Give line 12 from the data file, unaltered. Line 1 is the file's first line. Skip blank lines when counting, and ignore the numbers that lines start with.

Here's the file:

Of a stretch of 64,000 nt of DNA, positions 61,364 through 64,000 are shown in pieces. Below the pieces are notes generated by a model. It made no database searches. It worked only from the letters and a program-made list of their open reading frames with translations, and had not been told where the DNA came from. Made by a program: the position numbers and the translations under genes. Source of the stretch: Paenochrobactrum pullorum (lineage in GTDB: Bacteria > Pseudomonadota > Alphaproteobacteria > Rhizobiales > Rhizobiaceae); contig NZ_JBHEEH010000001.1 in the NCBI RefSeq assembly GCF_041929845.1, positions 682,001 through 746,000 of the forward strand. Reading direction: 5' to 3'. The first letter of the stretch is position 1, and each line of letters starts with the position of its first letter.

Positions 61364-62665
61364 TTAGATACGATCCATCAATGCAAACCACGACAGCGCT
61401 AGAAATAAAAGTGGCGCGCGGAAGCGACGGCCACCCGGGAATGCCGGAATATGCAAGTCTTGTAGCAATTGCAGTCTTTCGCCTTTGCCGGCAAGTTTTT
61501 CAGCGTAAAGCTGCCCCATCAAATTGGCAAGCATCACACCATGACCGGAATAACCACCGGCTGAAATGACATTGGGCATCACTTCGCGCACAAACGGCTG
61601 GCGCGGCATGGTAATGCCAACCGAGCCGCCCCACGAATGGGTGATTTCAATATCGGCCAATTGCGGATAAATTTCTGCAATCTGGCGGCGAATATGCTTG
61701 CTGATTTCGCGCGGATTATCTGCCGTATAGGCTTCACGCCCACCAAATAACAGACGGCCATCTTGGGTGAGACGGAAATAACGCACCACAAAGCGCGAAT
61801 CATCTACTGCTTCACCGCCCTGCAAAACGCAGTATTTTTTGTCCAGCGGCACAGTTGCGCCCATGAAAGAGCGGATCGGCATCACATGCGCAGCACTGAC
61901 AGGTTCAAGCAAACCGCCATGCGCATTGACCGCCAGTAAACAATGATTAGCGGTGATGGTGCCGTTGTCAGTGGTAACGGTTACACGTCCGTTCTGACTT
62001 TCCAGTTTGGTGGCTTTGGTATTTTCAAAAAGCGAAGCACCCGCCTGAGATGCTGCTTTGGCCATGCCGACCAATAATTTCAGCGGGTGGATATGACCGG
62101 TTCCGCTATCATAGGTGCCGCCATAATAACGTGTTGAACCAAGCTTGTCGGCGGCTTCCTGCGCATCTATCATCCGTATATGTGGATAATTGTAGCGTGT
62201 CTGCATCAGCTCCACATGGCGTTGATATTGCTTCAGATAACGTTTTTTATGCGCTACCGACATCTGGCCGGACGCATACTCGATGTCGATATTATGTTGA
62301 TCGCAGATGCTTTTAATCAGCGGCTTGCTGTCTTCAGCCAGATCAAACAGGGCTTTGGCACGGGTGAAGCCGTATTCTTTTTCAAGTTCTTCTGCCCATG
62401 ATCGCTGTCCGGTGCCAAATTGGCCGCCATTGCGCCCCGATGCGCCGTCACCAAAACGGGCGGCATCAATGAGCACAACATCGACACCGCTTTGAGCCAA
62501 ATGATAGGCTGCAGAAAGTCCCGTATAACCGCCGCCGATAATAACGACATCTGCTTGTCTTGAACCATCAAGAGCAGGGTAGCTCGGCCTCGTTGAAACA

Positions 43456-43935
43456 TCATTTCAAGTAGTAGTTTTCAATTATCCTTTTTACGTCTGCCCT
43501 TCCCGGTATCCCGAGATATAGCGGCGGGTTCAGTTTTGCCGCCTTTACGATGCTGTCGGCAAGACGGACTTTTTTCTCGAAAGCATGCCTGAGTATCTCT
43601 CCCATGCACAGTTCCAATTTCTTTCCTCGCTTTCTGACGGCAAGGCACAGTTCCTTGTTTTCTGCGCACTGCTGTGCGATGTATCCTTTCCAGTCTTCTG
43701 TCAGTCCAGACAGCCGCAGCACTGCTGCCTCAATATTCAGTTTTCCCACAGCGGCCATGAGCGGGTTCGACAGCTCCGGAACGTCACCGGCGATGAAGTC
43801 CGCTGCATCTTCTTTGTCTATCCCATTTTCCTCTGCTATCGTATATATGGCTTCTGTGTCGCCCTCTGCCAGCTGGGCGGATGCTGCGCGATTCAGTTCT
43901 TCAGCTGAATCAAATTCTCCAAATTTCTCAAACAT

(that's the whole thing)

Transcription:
62201 CTGCATCAGCTCCACATGGCGTTGATATTGCTTCAGATAACGTTTTTTATGCGCTACCGACATCTGGCCGGACGCATACTCGATGTCGATATTATGTTGA